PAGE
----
The book plays homage to an attention to detail that makes the nerves quiver, offering a whole-hearted explosion of the American Beat movement. So when the movie, starring Kristen Stewart, finally hit the American screen, inevitably expectations were high. This side of the Atlantic eagerly awaits its arrival on 12th October 2012.
As one ponders the novel - vibrant characters, titillating descriptions of the vast American landscape and portrayals of the bubbling, bopping music scene of the Beat Generation - it seems the scope for an amazing piece of cinema was huge. But, like so many book-to-film adaptations, high hopes have been reduced to a bitter mass of modern day disappointment upon the On The Road movie release in the USA.
Despite critics having a reputation for being more cynical than a clinically depressed Frankie Boyle, when they find a gem they do also have the tendency to gush praise and celebrate cinematic triumphs. I guess it’s safe to say, then, that Walter Salles’ On The Road is not the gem everyone had hoped for.
Whilst critic, James Powell claimed with fervour in his On The Road film review, “the film left me feeling indifferent and bored” another scathingly stated, “it was almost instantly forgettable”
How Did The Director Get It So Wrong?
It seems, then, those that described the novel as “unfilmable” knew what they were talking about. So many fabulous books have crashed and burned on the big, temperamental screen, but why?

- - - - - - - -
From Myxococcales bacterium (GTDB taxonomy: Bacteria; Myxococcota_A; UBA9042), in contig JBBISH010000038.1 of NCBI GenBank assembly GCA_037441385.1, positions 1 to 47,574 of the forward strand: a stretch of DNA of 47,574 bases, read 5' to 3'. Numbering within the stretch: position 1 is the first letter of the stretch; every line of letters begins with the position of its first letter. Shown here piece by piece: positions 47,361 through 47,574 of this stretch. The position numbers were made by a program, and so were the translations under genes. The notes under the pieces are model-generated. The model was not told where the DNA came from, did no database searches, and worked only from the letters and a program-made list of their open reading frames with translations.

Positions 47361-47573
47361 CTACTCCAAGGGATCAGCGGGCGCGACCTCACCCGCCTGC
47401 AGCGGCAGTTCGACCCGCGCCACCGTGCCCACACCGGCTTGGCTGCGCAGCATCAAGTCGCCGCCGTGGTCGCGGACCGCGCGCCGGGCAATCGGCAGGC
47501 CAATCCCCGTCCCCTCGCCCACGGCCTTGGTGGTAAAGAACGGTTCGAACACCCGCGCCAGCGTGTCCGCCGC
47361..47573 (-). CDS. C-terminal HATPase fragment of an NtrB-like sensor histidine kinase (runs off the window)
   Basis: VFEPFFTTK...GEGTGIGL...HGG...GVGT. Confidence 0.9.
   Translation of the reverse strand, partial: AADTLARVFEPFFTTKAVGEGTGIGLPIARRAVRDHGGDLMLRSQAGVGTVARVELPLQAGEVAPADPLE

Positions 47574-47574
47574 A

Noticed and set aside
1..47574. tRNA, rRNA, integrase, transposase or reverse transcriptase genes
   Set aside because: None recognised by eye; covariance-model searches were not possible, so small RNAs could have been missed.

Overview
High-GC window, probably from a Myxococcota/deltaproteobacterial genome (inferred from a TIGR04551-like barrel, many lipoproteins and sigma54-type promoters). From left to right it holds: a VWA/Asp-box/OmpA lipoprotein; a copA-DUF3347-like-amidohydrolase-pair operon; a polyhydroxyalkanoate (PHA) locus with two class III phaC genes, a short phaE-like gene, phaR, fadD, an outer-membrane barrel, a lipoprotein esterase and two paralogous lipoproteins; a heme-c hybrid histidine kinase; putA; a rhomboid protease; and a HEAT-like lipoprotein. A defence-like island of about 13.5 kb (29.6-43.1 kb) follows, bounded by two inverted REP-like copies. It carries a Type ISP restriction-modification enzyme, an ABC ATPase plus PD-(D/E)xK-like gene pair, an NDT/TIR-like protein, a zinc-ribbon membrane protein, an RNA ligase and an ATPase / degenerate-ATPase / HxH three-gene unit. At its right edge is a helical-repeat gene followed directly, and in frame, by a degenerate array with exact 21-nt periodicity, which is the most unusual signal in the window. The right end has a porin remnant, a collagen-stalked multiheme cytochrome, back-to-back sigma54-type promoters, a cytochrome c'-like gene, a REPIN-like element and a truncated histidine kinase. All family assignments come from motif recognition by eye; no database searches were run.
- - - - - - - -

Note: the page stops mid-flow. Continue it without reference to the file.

The number one rookie error in most cases has to be a determination on the director’s behalf to stick to the novel more rigidly than a fresher’s lips to a pint glass. This seems to miss the point of film adaptation; successful cases show that big changes make big success. For example, traces of Alex Garland’s novel, The Beach, are often faint or even undetectable in Danny Boyle’s masterful reworking of the film.
It seems Walter Salles fell into this trap like a led balloon, reeling off the powerful and exquisite narration of central character, Sal, word for word as a voiceover to dramatic shots of Sam Riley scribbling “moodily” in a notebook. Cliché sandwich anyone? In the bat of an eyelid, or the flip of a page, the timeless beauty of the novel was crushed into bland and forgettable bits of cinema.
Here’s hoping there’s no big screen on the vast and dusky road that Kerouac haunts with his literary presence. One thing’s for sure, his novel ain’t going to be forgotten any time soon.